The American Journalism Review recently announced that it would cease publication after 38 years. AJR stopped producing print issues two years ago and became online only. I worked as an editorial assistant at AJR during my final semester of college, and a year later I conducted research for the magazine’s cover story on the decline of foreign coverage in American media. Little did I know the extent to which these experiences would contribute toward my professional and personal success.
Nearly seven years ago, a call for AJR interns reached my inbox, and I thought, why not. I had space in my schedule, and the office was just a few minutes walk from my apartment. I went in for an interview, and at the end then-editor Rem Rieder said he hoped it was OK that the magazine could only pay minimum wage.
“This is my first time getting paid to do journalism, so that’s fine by me,” I replied. He and then-managing editor Jen Dorroh laughed and said I probably shouldn’t say that in future job interviews. (So far, I’ve heeded their advice.)
That semester, four of us interns/editorial assistants fact-checked articles and wrote pieces for the magazine and its website. We cracked jokes in our shared office (aka the Dorm) and everyone made fun of me for eating lunch at 11:30 a.m.
My favorite part of the job was writing profiles. In wide-ranging and often lengthy conversations with journalists, I learned about the twists and turns that shaped their careers, what attracted them to journalism in the first place, and what advice they had for a young journalism student about to enter the working world.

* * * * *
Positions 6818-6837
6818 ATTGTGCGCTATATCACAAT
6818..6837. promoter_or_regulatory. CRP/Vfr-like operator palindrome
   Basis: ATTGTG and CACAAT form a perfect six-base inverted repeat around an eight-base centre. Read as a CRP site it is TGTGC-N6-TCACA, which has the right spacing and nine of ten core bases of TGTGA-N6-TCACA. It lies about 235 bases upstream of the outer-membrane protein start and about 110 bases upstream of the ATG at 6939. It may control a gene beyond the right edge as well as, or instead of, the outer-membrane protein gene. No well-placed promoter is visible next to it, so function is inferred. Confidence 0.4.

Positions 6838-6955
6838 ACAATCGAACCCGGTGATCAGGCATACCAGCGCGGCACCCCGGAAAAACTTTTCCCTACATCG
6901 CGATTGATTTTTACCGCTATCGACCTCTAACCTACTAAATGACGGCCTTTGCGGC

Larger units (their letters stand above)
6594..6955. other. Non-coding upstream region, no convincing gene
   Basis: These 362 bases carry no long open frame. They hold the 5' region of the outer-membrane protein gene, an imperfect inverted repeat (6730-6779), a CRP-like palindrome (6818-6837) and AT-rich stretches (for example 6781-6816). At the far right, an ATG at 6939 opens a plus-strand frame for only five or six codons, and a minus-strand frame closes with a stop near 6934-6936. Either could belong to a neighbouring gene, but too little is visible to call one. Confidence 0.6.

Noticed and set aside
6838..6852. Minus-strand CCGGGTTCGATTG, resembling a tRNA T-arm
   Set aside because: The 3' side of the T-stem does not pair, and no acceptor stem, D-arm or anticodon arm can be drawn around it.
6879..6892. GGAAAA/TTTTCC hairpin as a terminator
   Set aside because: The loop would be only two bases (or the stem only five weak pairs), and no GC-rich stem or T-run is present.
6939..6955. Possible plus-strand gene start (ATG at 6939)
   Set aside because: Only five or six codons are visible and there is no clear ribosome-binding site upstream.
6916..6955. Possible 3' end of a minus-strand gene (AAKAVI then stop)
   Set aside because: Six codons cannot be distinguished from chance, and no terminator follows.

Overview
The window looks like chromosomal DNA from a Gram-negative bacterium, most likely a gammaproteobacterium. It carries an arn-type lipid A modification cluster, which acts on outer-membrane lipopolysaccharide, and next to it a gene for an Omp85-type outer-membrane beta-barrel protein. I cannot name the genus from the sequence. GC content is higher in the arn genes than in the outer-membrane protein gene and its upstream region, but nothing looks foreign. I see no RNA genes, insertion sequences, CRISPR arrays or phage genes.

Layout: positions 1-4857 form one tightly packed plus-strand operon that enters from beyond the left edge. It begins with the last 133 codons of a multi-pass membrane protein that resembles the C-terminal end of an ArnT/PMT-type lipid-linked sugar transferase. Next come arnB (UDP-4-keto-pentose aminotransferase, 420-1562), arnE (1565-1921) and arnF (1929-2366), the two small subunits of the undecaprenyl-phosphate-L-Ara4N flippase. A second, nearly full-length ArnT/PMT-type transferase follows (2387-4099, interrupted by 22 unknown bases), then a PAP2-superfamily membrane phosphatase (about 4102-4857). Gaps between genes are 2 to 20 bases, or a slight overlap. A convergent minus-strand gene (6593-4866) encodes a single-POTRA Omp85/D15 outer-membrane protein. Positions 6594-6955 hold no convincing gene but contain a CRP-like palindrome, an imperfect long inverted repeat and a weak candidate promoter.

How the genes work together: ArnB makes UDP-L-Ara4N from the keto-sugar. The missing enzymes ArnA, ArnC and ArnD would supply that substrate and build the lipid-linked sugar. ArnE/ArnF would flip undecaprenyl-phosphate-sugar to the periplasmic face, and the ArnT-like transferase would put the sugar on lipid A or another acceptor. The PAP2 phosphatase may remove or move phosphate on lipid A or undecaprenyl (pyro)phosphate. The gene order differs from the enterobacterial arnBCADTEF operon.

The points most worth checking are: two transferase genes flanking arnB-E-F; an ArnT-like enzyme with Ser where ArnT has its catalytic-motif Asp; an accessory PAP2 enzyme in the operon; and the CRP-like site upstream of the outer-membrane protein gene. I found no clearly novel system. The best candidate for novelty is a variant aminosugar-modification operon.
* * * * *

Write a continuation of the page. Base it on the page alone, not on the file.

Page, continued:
Many embraced the changes roiling the journalism industry, even while acknowledging the difficulty they brought. I took solace in their enthusiasm, since graduation and the prospect of job hunting in a sinking industry during an economic free fall loomed like a speeding Mack truck.
While the question of whether I’d get a job in journalism continued to dog me, the opportunity to report on deadlines that were weeks rather than hours away rekindled my love of writing. One memorable reporting experience at AJR yielded my favorite sentence I’ve ever written, along with the sting of “revise and resubmit”. (Luckily the sentence survived intact.)
The New York Times journalist Adam Nossiter, who covered New Orleans for decades, had recently moved to become the paper’s West Africa correspondent. After interviewing him and a few others who knew him, I wrote a story that opened with his plans for the new beat. From there, the article explored Nossiter’s career covering the American South, and in particular, Hurricane Katrina. Wracking my brain for the right words to capture his personality, I spent 45 minutes crafting the bold sentence in the excerpt below:
“He’s not a dilettante. He’s not someone who just dabbles about and tries to be a renaissance man,” Scott says. “He is truly somebody who has a great understanding and affection for nice things and culture, great writing, great wine and great music.”
Those greats offered him solace while covering Katrina. The words of Balzac and Chateaubriand, read by the flickering light of a candle, the melodies of Liszt and Debussy, absorbed through the silence and humidity of Southern summer nights, sustained Nossiter amidst a city drowning in “sadness and nonsense.”
To this day, I’m proud of how vividly it illustrates the image that appeared in my head when Nossiter described his experience to me over the phone.
My editor Rem read the draft and said it was a good start.
Uh oh, I thought.
However, he continued, the idea behind profiling Nossiter was to highlight his accomplishments, not explain what he hoped to do in the new role.
“But I thought the reason we’re writing about him is that he got a new job,” I said. “Isn’t that the news hook?”